Healthy Eating, Veganism, & Eating Disorders

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A typical healthy meal prep spread that I’ve shared on social media

I recently read an article claiming that meal prep, veganism, and healthy eating on Instagram can trigger eating disorders. At first when I read the article, I felt a little conflicted because I post photos of vegan food, I love to meal prep, I’ve recovered from disordered eating, and I also happen to be a Registered Dietitian who understands the multiple causes and treatments of eating disorders.

What this article failed to mention is that eating disorders are not about food (seems counterintuitive, right?). Many people develop eating disorders as a result of trauma and/or underlying depression and anxiety. To blame social media or pretty pictures of salad in mason jars takes the focus away from the complex causes and treatment of addictive behavior and maladaptive coping mechanisms.

That being said, some of my meal prep photos do feature recipes low in calories, protein, and fat, so the article made me think “do I really want to present plant-based eating/vegansim in a restrictive way”? (the answer is NO because that’s not what veganism is about).

A huge part of my own recovery from disordered eating was intense therapy. Another aspect of my recovery was learning about nutrition and how to adequately fuel my body (from an RD). I learned how to prepare food and enjoy it without anxiety, which led to my love of cooking and meal prep. I learned that a balanced diet includes all types of food- including veggies AND ice cream. I learned that messages about dieting, weight control, and health will always be there and that’s ok because through therapy I gained the skills to acknowledge what does and doesn’t serve me, without placing blame on things that could possibly be triggering.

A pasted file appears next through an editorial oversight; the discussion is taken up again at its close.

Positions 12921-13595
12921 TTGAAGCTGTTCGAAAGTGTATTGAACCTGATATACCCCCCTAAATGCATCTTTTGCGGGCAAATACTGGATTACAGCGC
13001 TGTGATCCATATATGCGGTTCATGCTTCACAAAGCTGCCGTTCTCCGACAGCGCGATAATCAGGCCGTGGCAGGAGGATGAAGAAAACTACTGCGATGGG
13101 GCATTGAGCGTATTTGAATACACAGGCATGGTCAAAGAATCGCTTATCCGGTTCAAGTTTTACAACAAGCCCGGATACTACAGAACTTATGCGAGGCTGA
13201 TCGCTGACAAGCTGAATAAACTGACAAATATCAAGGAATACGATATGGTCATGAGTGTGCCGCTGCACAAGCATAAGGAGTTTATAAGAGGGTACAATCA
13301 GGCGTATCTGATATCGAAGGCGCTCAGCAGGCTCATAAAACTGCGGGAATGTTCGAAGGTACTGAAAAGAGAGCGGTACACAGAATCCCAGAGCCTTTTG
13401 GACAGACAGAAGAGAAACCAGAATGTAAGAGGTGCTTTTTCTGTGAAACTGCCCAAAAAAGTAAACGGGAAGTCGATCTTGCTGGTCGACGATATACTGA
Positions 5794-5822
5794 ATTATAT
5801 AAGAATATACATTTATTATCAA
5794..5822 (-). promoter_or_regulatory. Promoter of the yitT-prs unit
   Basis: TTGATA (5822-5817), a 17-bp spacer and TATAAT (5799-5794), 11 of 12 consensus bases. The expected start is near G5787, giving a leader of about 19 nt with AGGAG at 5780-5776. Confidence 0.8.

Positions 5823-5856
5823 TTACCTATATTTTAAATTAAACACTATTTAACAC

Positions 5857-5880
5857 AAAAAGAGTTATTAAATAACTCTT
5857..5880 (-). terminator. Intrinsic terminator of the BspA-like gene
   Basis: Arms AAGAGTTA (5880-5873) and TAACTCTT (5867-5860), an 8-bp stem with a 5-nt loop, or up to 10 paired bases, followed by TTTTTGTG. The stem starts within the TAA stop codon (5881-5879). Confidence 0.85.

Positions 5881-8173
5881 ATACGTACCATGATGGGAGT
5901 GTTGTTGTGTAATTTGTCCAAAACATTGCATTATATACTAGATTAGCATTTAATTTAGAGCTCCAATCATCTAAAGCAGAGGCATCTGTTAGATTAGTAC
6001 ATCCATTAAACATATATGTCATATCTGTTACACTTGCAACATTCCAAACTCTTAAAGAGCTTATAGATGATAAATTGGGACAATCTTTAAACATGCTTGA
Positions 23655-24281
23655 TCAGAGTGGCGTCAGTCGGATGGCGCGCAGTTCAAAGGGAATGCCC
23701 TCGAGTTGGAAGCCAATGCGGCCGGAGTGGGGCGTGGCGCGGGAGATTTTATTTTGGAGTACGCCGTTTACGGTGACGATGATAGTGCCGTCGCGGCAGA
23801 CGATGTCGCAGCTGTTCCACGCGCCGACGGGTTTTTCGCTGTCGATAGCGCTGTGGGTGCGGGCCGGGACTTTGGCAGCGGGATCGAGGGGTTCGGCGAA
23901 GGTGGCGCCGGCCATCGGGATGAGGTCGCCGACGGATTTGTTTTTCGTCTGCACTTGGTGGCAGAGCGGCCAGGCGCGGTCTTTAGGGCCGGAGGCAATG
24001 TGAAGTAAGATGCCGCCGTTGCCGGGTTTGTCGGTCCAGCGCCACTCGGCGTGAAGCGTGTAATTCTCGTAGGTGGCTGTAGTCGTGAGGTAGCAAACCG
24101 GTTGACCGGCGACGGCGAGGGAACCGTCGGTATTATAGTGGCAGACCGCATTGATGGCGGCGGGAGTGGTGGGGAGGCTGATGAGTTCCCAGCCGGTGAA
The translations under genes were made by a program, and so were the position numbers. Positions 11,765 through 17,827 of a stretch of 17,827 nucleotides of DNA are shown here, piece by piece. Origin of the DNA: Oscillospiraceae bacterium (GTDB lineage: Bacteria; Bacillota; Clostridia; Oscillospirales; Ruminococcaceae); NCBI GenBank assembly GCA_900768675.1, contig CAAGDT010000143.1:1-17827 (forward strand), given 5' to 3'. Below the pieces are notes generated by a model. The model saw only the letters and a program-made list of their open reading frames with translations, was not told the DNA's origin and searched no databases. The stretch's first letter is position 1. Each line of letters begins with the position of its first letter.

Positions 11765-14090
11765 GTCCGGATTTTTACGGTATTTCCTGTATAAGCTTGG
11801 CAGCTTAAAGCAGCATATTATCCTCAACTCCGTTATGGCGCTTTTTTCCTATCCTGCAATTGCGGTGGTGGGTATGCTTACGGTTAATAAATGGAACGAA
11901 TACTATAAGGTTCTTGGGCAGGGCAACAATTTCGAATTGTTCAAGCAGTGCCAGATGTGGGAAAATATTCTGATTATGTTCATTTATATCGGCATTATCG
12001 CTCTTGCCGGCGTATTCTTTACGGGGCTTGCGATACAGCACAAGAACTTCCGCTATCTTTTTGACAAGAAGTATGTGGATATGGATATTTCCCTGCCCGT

In treatment, I also reflected on my reasons for being vegan. I became a vegan when I was 15 due to many reasons, some of them more selfish (like wanting to lose weight). I then learned about the impact of factory farming on our environment. But because of the association between veganism, weight, and food restriction, letting go of labels during recovery was important. I was able to return to return to eating a vegan diet when I was stable in mind and body. I’ve also admittedly had some bumps in the road where I haven’t been a strict vegan (alert the vegan police!), but ultimately, I believe that if you feel a certain way, you’ll always go back to what is important to you.

I try to use my nutrition knowledge (as a dietitian) and my passion for plant-based eating to share how easy, nourishing, healthy, and satisfying it can be, with the right intentions. Being aware of my own history, I would never want to promote veganism strictly for weight loss. I think adopting a more plant-based diet can be a useful tool for overall health–but diet is completely individual.

If you feel like you might be using veganism/vegetarianism to mask an eating disorder, I encourage you to please let go of labels. If something is causing you to feel anxious around food and/or engage in disordered eating, it’s ok to to re-assess your intentions & figure out what works for you.

I have a lot more to say on this topic and I’ll probably share those thoughts in a separate post. But for now, I hope you take time for yourself and do things that bring you health and healing in mind, body, and soul.

-Jess

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